Popular Indian music streaming service Gaana continues updating their Windows Phone app

If you have never heard of the Gaana.com, it only means you are not in India. The service is one of three in that country, letting people worldwide stream free and licensed music in 21 different languages (thank you, Wikipedia). It competes with Saavn and Hungama with Saavn grabbing most of Bollywood's music catalog lately. Gaana now focuses on a lot of regional stuff, as a result.

Anyway, the developers behind the Windows Phone app have been going on a tear this last week, overhauling the app to bring it more in line with iOS and Android. This after nearly a year without an update, so yeah, a big deal.

Gaana for Windows Phone

Gaana v1.1.0

  • Slick new black theme
  • Download songs to your phone using Gaana+ subscription
  • Listen to Radio Mirchi stations
  • Select streaming quality for better experience
  • Select music language for a personalised experience
  • Start radio around song and artist
  • Pin Albums and Playlists to home screen
  • Bug fixes and other improvements

Many people have tipped us over the last few days about the app, remarking about the improved UI, ability to download songs finally and being able to use the Gaana+ subscription service.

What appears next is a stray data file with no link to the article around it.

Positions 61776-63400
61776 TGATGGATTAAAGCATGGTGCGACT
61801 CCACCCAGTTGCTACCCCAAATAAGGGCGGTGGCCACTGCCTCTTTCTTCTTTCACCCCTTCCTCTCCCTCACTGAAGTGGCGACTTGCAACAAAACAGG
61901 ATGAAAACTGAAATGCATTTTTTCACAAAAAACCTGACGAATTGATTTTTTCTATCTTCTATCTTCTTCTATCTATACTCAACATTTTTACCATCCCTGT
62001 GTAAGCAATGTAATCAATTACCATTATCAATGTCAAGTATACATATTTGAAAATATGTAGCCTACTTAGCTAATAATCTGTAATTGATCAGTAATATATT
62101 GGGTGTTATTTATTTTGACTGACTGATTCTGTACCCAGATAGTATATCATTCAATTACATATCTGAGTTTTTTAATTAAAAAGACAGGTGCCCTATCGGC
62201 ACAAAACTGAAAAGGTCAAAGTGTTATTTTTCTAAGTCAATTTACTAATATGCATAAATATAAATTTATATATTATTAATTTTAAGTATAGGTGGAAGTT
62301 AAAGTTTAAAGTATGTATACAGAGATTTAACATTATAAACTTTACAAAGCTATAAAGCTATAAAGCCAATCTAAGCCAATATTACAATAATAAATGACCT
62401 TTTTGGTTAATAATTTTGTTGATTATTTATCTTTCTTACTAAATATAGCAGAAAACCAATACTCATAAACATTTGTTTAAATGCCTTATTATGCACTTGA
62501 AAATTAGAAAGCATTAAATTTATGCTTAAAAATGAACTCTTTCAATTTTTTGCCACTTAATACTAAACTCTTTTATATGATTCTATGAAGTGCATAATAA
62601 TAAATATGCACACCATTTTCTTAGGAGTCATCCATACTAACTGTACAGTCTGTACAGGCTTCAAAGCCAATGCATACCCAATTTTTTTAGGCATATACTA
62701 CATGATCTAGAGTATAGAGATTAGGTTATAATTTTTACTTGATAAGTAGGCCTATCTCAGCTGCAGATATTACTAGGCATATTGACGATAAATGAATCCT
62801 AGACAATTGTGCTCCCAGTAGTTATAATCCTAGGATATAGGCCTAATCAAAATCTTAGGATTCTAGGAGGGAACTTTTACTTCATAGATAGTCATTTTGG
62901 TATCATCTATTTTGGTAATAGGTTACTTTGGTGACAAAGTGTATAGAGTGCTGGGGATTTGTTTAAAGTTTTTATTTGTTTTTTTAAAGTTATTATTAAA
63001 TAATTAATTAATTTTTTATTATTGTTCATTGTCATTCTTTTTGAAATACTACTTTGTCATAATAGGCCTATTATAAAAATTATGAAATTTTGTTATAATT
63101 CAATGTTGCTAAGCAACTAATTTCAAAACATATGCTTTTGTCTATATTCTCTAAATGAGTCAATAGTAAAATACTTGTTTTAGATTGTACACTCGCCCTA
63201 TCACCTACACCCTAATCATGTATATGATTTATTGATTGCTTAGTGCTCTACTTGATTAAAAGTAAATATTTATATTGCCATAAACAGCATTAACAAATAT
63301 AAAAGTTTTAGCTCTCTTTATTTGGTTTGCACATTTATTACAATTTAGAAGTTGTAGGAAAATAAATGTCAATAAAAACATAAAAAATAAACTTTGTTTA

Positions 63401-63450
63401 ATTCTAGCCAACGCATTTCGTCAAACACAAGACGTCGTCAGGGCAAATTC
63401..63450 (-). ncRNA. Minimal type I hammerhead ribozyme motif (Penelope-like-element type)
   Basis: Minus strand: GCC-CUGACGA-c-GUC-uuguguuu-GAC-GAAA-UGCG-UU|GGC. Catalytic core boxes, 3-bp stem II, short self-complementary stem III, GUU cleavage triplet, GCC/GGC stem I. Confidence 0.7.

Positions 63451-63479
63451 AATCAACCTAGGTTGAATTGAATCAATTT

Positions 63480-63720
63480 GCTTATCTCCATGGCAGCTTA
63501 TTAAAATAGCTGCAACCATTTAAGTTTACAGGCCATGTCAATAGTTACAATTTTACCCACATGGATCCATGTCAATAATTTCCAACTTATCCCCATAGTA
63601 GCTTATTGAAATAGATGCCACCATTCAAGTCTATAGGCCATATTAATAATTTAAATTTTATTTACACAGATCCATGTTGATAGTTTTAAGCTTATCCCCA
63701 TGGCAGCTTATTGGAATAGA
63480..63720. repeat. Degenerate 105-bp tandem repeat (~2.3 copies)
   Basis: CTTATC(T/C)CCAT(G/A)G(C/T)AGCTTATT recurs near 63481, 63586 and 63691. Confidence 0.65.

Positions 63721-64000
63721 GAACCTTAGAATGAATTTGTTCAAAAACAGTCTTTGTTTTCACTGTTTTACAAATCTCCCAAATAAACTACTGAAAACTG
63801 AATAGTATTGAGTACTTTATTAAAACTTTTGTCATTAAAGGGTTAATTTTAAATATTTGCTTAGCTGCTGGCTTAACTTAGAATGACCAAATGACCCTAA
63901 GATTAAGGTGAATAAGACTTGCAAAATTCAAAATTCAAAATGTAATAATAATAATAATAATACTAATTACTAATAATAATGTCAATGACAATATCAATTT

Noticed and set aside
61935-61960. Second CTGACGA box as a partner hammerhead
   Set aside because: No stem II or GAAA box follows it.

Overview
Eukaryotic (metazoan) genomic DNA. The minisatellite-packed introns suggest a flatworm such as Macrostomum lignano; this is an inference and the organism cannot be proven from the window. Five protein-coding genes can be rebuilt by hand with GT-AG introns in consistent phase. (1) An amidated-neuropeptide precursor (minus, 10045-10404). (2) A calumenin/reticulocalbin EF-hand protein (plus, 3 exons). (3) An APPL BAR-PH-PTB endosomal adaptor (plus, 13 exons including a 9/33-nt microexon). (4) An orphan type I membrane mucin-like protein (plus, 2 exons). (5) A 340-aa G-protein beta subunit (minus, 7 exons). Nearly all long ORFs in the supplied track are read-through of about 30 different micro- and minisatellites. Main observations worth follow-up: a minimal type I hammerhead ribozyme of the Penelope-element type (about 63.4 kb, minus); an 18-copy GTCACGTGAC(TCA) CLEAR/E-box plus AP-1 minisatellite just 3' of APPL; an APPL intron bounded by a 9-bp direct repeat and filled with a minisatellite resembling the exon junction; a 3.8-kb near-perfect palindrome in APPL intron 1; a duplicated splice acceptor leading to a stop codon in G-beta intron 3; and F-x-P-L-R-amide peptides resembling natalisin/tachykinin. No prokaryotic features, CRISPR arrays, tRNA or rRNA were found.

So if you have missed the updates, another just came out today, so make sure to grab it. Moreover, if you are new to Windows Phone, then make sure you grab the app to get your groove on.

Download Gaana for Windows Phone

Thanks every Windows Phone user in India for the flood of email tips

QR; gaana

Daniel Rubino

Daniel Rubino is the Editor-in-chief of Windows Central. He is also the head reviewer, podcast co-host, and analyst. He has been covering Microsoft since 2007, when this site was called WMExperts (and later Windows Phone Central). His interests include Windows, laptops, next-gen computing, and watches. He has been reviewing laptops since 2015 and is particularly fond of 2-in-1 convertibles, ARM processors, new form factors, and thin-and-light PCs. Before all this tech stuff, he worked on a Ph.D. in linguistics, watched people sleep (for medical purposes!), and ran the projectors at movie theaters because it was fun.